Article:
Sometimes the news can be, well, not so inspiring. When headlines get you down, it’s important to remember that positive things are still happening all around us. Here are five hopeful and encouraging stories to pay attention to this week:
Ellis Island of the South: Small Town Home to Thousands of Refugees
This summer, thousands of refugees celebrated their 4th of July in a small Georgia town nicknamed the “Ellis Island of the South.” Clarkstown, Georgia, is a town of 13,000 people and 1.4 square miles. The surprising part? 31.8% of the town’s population was born outside of the U.S., and it’s home to 40 nationalities and 60 languages. The town’s Southern hospitality is part of a long tradition of accepting refugees dating back to the Vietnam war in the 1980s. “If … we can find this pathway to show that you can have a peaceful, more prosperous world, then I think that we could really see that take hold in a lot of other parts of America and it will be something that we are proud that we were part of,” said Mayor Ted Terry. Read more.
Dairy Farmers and Nonprofits Team up to Feed the Hungry
In southeast Pennsylvania, the nonprofit Philabundance has teamed up with struggling farmers to turn food waste into donations for the hungry in a revolutionary new partnership that’s bringing prosperity to the region. In recent years, dairy farms have been struggling as Americans drink less milk and waste more food (in 2016, U.S. dairy farmers dumped 43 million gallons of excess milk), while 1 in 5 people in Philadelphia don’t have enough to eat. Philabundance is helping farmers use up that extra milk and make it into cheese and yogurt they can donate to the hungry, feeding those in need while simultaneously spurring dairy production. In the future, the partnerships aims to put all sorts of cast-off food, such as skim milk, to use. Read more.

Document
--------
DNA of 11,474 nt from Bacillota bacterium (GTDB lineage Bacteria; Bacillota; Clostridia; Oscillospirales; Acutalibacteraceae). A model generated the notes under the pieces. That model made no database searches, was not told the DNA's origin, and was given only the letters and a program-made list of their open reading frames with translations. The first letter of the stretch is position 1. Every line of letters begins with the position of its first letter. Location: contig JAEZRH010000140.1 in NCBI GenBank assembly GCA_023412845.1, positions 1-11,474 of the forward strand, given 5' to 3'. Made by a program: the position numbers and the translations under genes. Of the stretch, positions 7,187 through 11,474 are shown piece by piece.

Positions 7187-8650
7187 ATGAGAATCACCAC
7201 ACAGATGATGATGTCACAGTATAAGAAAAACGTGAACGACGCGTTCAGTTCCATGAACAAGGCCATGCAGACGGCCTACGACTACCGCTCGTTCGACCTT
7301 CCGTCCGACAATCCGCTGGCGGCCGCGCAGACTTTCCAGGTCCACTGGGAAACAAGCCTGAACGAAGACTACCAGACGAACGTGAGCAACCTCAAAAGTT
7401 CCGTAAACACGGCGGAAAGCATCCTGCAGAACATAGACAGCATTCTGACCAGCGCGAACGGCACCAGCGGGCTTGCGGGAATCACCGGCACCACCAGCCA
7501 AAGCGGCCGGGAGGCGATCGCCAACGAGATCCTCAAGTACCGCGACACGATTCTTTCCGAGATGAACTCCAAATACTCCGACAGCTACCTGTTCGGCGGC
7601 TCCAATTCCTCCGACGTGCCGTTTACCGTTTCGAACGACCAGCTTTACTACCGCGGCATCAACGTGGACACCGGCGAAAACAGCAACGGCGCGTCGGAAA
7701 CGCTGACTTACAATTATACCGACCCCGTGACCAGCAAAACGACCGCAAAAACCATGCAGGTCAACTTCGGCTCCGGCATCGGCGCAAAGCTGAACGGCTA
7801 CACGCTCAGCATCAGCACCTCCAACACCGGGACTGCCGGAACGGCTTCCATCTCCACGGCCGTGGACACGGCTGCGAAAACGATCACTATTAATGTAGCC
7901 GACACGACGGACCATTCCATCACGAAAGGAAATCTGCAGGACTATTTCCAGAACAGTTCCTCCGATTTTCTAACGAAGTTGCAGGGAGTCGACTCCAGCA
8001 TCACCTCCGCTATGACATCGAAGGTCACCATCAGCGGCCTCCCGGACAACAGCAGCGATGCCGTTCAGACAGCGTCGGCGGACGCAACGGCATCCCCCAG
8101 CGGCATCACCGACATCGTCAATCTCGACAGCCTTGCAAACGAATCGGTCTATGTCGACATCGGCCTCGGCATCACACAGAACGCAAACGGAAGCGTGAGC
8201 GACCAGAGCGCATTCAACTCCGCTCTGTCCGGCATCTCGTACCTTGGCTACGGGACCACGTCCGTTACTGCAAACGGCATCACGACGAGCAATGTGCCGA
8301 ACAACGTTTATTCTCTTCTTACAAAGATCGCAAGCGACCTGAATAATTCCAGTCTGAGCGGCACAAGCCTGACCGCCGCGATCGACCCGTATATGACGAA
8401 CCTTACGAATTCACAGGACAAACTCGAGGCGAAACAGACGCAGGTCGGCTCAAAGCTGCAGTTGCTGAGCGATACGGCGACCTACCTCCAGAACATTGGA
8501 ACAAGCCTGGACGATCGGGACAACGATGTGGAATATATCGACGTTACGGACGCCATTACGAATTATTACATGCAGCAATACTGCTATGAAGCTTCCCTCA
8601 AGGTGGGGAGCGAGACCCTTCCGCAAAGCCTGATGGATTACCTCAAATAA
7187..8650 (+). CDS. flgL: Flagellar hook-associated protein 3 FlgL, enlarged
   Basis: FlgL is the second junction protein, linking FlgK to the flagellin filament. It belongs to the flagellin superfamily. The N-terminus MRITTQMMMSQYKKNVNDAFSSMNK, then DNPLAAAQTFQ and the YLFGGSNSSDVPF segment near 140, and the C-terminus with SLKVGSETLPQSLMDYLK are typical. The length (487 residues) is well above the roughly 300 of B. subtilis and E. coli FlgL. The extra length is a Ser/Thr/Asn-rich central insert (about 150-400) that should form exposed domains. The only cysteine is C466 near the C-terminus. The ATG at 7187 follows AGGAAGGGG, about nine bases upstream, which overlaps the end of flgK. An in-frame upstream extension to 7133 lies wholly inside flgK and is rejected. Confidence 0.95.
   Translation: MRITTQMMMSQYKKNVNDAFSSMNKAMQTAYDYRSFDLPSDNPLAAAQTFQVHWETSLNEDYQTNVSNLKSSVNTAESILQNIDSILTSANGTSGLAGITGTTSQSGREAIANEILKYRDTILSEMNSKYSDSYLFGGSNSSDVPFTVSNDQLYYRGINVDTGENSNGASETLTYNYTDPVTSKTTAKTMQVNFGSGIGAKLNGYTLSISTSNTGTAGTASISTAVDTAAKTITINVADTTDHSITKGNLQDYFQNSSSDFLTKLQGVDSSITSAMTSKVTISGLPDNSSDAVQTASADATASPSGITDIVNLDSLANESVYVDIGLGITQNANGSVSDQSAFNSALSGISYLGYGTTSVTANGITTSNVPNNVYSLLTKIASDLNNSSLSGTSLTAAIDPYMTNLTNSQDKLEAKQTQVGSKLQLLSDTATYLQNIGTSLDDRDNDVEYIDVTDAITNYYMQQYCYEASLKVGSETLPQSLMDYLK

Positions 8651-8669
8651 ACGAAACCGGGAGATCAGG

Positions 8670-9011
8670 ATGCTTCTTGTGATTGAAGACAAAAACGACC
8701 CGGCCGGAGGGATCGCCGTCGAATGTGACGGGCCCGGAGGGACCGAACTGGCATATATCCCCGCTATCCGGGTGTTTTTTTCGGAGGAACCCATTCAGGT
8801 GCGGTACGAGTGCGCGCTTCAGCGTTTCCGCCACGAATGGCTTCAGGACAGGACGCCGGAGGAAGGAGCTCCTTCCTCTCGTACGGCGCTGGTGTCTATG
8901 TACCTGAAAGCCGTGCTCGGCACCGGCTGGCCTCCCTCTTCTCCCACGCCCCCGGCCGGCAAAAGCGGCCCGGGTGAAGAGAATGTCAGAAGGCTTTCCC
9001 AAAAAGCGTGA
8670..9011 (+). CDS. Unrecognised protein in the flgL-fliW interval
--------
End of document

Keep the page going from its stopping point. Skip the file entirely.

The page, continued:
After Years of Searching, She Found Her Sister Right Next Door
Hillary Harris knew she was adopted as a baby and also knew she had a sister whom she had never met. Harris found out her name, Dawn Johnson, and embarked on a seven-year mission to find her. She didn’t have any luck until a woman named Dawn moved in next door. Harris and her husband joked that it might be her long-lost sister, but everything changed when they accidentally received a package meant for their neighbor, and realized that the woman’s last name was indeed Johnson. She worked up the courage to ask Dawn about her family history, which immediately confirmed the neighbors were, in fact, sisters. Since then, the two have been inseparable. Read more.
A Trillion Trees: 20-Year-Old Environmentalist Takes Over UN Program
Felix Finkbeiner, the 20-year-old founder of “Plant for the Planet,” planted one million trees by age 12– now, he’s transformed his program into the “Trillion Trees Campaign” and pledges to plant a trillion more trees in the next 30 years. To put it into perspective, there are about three trillion trees on Earth today, so planting a trillion more would make an immense difference! Finkbeiner has been a well-known environmental activist since he was nine years old, when he first founded his program that has since gone on to inspire young environmentalists ages 9-12. His motto for success and change: “stop talking, start planting.” Read more.
Win or Lose, Japan’s Sportsmanship is Top-Notch
Japanese fans and players once again showed their upstanding sportsmanship after their World Cup defeat in Russia on Monday. After losing their knockout match to Belgium, a loss that brought some Japan fans to tears, the team cleaned their entire changing room and left a note with the simple phrase: “Spasibo,” or “thank you,” in Russian to their hosts. Japan fans were in equally good spirits as they cleaned the stadium after the game had ended, continuing their past track record of tidying up the bleachers after matches, win or lose. Read more.